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Tips for Giving TTW Presentations  

SBCA is Here to Help with Your Presentation
Putting on a presentation in your market? SBCA offers a number of services and opportunities to help you make the most of TTWs in your marketplace. We can help in a number of areas including:

  • Suggesting PowerPoint presentations on a variety of industry topics
  • Helping customize a presentation for your audience
  • Recommending handouts suitable for your presentation and audience
  • Assisting in organizing your event

Contact SBCA staff for details and to start planning your event today!

The following tips provide some pointers on how to prepare and make the most of your TTW presentation.

Practice: First, go through the slides and set up the program with all the slides you are familiar/comfortable with. Then practice, practice, practice. Knowing your speech inside and out will reduce any nervousness you may have. Focus on the concepts behind the speech instead of the words. This will help you remember more. Start as soon as you get the script. It is better to practice for few minutes in multiple sessions than for several hours in one session.

Speak to Your Audience: Take the time to gear your presentation and your thinking to the intended audience. This allows you to focus your speech on all the audience members and their information needs. Address possible concerns the audience may have in your speech. Talk to a few members of the audience prior to the speech and find out what they want to hear.

Need a Projector?
SBCA has multimedia projectors available for rent for component manufacturers giving TTW presentations. The cost is $50 per day of use plus shipping. Contact SBCA staff for more information.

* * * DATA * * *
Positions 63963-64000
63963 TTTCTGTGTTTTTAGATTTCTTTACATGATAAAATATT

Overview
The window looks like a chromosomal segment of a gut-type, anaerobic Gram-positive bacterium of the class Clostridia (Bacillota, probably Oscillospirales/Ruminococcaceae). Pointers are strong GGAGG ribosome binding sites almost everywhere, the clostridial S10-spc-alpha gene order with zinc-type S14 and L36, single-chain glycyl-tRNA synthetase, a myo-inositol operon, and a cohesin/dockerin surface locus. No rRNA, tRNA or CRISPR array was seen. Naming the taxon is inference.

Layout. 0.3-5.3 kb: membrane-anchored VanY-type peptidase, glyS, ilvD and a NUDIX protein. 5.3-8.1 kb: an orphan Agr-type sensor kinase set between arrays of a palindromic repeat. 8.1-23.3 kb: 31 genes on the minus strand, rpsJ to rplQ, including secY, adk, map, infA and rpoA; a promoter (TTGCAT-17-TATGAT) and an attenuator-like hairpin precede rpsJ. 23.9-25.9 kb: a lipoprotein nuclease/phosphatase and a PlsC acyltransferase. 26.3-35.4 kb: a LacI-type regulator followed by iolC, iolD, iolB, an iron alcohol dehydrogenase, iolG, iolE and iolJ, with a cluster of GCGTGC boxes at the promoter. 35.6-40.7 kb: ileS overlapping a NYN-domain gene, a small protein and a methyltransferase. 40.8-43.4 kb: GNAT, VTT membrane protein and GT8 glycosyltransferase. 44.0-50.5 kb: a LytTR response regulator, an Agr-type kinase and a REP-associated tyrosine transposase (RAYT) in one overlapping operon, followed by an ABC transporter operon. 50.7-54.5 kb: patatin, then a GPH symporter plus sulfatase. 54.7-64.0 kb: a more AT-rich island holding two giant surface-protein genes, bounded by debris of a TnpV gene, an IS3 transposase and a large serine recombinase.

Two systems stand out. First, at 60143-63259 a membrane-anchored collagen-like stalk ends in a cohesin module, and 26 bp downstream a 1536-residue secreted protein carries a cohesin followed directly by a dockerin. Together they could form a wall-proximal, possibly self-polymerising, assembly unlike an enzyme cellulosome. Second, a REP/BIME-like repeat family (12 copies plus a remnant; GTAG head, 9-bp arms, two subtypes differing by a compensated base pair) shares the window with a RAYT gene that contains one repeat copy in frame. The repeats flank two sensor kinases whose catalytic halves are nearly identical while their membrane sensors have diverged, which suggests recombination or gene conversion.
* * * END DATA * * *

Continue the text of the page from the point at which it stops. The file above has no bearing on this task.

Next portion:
Familiarize Yourself with Your Surroundings: Show up in plenty of time to get used to the room. Introduce yourself to the contact person or host. Practice using the audiovisual equipment and test the microphone.

Sell Yourself: The information you present actually has less impact than your presentation style (unfortunate, yet true). Thus, try to be relaxed and professional. Dress professionally enough to satisfy your audience, yet also keep in mind the likely dress level of participants (e.g., slacks and a polo shirt would be too casual for bankers, yet a suit would be too dressy for teenagers). It's usually a good idea to try to dress one ‘notch’ above your audience.

Maintain Credibility: “Fake it ‘til you make it.” Even if you are not feeling completely confident giving the presentation, act confident anyway. You will find that you feel more confident as a result. HOWEVER, never fake information. If someone asks you a question and you don't have an answer, say so! Ask the individual to speak with you after the presentation, so that you can get their name and number and contact them later with an answer.

Concentrate on the Topic: Concentrate on the topic instead of the room. This will allow you to focus your anxiety on something that you are familiar with and should reduce any nervousness you may have with public speaking.

Don't Read Your Presentation: Reading the speech word for word will reduce your credibility as a presenter and a professional in the industry. Prepare your own notes on note cards, summarizing the points. If you need to read from time to time – don't worry about it. You don't have to be perfect when giving a presentation, just confident. By being human and honest, the audience will empathize with you and want to help you succeed.

Involve the Audience: The audience will enjoy the speech more if they are involved. Ask if anyone has experienced or seen xyz. Use humor to lighten the atmosphere. Maintain control of the audience by monitoring the discussion. To keep discussion from going on too long say something like, “OK, one more comment and then we’ll move on.”

Be Heard: Speak loudly, clearly and confidently. Be enthusiastic about your discussion. Vary your tone during your presentation, move around the room and use gestures when appropriate. HOWEVER, be sure to only do these things for a purpose – there is nothing more distracting than someone pacing back and forth, or using a gesture constantly for two hours.

Eye Contact: Maintain eye contact with your audience as much as possible. This will help you build a relationship with your audience.

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